“It’s not like in Flanders, when kids are starting to ride a bike at two or three years old,” said Lelangue. “But more and more people are riding their bikes. We are sending our junior and under-23 riders to the UCI training center in Aigle. Our goal is to get them into the Olympics, and even into the European peloton. It will take time, but there is excitement here.”
Another criticism of the racing in Oman, Qatar and Abu Dhabi is that the environment and weather lend themselves neither to action-packed racing nor sumptuous landscapes for the armchair fans watching at home.
The heat played its part early on in the Abu Dhabi Tour, forcing the shortening of stage 1 and complaints from many at the race, which is a fair point. However, I coach several riders who live out there and they say the worst of the summer heat has passed and that generally the weather at this time of year is manageable, with temperatures usually being lower than on that first stage.
The ‘winter’ tours of Oman and Qatar are certainly warm but the heat posed no problem when I raced it, even thought the ferocious crosswinds did. However, this is the main feature of these races and one of the main reasons people do in fact tune in to watch. Combined with the fact that they’ve been largely race-starved since the Giro di Lombardia back in October.
True cycling fans don’t tune in to the big races like the Spring Classics or even the Grand Tours for shots of castles nestled on mountaintops, no matter how romantic they may be. They tune in for the racing. The desert tours are no different. To describe the landscape there as featureless or boring also does the region a great disservice.
In Oman one day we started atop mammoth red clay cliffs at 3,000m that saw us hit 104km/hr at one point on the descent. That country in particular is quite stunning in places.
Sure, we don’t see the battles in the mountains between Contador and Froome (which are often all too predictable anyway) but we do see proper hard racing at a ferocious pace in even harder winds. Personally, I think the sight of a peloton shredded into echelons is one of the greatest sights in bike racing, and, despite our previous contretemps, I know Tom Boonen agrees with me.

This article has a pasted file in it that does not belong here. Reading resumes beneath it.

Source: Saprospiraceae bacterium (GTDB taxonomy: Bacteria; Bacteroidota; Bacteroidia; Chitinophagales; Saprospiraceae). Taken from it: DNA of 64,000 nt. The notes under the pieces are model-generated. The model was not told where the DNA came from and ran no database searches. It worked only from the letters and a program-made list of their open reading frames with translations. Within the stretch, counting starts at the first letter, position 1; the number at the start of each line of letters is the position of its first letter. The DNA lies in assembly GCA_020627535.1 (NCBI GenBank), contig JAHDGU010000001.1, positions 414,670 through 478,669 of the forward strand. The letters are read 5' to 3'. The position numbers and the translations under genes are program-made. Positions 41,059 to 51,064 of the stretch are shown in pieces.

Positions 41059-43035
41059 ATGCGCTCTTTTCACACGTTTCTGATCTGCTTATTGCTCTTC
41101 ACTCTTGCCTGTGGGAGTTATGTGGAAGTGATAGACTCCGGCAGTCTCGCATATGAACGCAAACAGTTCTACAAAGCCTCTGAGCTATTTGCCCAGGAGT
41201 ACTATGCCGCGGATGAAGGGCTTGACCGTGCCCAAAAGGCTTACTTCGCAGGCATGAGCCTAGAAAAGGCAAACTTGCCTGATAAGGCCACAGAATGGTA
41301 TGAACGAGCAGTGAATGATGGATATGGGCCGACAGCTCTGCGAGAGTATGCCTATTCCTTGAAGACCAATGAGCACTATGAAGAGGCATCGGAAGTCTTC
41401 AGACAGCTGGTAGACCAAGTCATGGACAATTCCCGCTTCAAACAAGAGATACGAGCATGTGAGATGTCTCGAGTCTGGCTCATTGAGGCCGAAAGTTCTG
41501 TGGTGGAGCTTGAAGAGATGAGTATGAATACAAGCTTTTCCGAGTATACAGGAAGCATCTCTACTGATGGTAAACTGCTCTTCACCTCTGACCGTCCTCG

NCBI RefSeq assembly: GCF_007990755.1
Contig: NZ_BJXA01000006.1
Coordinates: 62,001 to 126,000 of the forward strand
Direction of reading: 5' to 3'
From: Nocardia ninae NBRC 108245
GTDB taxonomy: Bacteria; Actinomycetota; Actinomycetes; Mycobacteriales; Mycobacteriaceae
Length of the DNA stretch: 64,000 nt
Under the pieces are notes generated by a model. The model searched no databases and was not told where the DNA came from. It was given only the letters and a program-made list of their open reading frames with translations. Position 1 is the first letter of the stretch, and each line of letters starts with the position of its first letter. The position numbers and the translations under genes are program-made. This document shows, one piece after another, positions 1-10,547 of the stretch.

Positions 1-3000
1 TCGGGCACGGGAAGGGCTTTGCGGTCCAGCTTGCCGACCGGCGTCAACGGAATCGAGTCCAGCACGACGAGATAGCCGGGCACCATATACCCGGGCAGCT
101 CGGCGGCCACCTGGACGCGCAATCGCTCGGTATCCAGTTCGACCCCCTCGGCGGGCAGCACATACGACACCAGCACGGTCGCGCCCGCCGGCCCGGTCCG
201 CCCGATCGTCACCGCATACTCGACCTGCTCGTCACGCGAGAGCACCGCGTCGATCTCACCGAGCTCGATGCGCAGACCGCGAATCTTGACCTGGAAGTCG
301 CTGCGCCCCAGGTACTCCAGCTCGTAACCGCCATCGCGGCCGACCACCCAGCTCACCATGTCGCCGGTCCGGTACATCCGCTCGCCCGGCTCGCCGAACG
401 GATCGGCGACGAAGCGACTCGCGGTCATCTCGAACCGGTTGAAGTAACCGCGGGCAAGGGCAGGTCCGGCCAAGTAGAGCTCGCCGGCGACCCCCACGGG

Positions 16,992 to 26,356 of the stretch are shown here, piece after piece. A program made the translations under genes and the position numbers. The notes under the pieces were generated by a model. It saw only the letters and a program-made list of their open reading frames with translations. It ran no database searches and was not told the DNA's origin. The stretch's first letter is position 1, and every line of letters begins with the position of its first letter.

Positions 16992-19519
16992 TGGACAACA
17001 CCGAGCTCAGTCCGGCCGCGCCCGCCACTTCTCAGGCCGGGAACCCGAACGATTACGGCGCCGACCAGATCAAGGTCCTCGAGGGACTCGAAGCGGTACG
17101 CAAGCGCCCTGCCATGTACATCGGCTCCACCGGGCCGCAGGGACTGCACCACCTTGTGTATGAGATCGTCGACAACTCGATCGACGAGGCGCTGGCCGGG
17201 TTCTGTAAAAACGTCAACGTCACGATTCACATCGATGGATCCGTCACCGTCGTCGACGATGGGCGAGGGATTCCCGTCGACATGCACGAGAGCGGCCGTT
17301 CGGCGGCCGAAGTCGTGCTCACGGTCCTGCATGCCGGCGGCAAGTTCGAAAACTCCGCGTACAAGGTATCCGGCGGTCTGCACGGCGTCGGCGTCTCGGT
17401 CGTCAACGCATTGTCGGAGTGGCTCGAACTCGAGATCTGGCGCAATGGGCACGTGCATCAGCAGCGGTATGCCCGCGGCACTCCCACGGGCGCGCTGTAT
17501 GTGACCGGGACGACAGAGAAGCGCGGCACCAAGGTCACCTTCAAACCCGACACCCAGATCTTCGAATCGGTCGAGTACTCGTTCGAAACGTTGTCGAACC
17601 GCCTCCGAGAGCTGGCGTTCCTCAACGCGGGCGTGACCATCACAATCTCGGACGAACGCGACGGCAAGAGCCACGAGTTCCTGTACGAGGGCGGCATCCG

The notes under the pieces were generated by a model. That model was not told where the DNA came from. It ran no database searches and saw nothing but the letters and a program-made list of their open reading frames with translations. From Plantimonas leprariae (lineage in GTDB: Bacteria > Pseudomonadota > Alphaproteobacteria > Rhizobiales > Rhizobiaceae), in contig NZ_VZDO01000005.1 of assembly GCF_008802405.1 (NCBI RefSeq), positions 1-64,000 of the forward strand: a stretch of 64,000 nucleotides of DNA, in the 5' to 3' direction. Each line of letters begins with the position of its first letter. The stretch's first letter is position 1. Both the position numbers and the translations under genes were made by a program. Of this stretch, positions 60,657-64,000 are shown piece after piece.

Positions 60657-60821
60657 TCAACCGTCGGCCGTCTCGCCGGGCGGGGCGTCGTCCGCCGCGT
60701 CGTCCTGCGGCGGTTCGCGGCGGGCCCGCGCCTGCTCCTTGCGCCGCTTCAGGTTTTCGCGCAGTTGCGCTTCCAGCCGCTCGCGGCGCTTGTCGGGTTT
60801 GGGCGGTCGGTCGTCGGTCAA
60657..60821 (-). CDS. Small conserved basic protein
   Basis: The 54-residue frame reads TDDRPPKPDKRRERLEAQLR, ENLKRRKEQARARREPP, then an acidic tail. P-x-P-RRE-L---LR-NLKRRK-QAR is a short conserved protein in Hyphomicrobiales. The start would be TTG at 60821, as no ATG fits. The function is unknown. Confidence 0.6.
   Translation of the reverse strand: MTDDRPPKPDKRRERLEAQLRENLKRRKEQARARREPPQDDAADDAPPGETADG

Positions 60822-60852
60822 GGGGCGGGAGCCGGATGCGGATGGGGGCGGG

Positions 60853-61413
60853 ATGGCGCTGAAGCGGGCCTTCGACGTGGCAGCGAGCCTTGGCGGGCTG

“I’m always very happy to come back to Qatar,” Boonen said recently. “You don’t find these windy days anywhere else in the world. It’s a hardman’s race. It’s 60km/h in the first hour of the race sometimes.”
Not all agree with Boonen, such as Alejandro Valverde, who came out with this memorable quote after this year’s Tour of Qatar:
“This is inhuman. It is crazy. In the first stage we saw that this was a bit hard, but today was… I have not seen anything like this. It’s not just the wind, the sand too, you can not even breathe or anything,” Valverde said. “There were splits, regrouping, more splits, crashes,… Everything. There are no climbs, but I prefer them. I would rather do the Tourmalet five times.”
I can attest to that because that’s what I experienced too but I’ll tell you this: I loved it. It was the hardest racing I had ever done and it was full-on and balls-out so often that you forget the times when there’s no wind and you just soft pedal to the last 20km, listening to all the banter going on in the pack.
Boonen went on to make an excellent point about these races, one often overlooked by those who dismiss them.
“It’s logical, when you’re good here, you will be at the front and fighting for victory at the Classics.”
This is why the world’s top Classics men turn up to the Middle Eastern races ready to rock and looking to take no prisoners. It could be argued that thanks to these desert marches, the Classics are actually faster and feature fitter riders than they would otherwise.
Despite all the criticisms, these races — including the recent Abu Dhabi Tour — are popular with quite a few riders and managers and seem to be doing something to get locals more involved with the sport, all while making a lot of money for quite a few folk.
As ever, the real concern must be where this money is going to go and how much of it is being used to create sustainable initiatives that will benefit the most people.